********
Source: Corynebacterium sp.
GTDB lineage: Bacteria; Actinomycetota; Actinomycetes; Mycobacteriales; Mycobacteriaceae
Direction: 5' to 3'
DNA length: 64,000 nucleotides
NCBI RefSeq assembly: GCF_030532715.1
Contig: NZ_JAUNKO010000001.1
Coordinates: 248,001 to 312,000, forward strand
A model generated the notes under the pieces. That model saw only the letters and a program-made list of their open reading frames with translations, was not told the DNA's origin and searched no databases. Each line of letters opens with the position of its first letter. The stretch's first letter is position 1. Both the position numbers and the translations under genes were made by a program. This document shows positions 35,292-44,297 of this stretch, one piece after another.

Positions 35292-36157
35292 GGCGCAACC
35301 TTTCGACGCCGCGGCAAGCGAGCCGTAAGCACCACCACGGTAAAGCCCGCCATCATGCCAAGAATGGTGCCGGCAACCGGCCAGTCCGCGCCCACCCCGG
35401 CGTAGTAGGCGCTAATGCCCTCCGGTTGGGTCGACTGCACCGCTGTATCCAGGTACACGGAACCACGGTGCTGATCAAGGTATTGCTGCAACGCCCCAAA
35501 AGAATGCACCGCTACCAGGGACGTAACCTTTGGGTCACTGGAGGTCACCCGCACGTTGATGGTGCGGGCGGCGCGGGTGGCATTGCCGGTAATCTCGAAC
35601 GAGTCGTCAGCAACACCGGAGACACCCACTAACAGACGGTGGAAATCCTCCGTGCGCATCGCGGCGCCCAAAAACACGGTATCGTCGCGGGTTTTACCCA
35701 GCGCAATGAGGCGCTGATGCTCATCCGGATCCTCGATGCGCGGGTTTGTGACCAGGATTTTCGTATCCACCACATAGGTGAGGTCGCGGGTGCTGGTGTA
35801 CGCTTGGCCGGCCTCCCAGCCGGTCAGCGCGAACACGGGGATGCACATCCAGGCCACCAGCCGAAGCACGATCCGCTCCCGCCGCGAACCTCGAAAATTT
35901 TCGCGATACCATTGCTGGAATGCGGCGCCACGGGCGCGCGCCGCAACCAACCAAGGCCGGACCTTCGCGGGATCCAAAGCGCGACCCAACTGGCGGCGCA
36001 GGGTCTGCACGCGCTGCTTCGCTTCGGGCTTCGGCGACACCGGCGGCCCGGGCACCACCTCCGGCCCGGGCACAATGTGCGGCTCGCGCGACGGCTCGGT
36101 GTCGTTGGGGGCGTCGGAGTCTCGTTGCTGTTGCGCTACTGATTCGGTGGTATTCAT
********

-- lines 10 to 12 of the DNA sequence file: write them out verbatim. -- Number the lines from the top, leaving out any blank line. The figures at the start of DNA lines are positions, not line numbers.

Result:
35292 GGCGCAACC
35301 TTTCGACGCCGCGGCAAGCGAGCCGTAAGCACCACCACGGTAAAGCCCGCCATCATGCCAAGAATGGTGCCGGCAACCGGCCAGTCCGCGCCCACCCCGG
35401 CGTAGTAGGCGCTAATGCCCTCCGGTTGGGTCGACTGCACCGCTGTATCCAGGTACACGGAACCACGGTGCTGATCAAGGTATTGCTGCAACGCCCCAAA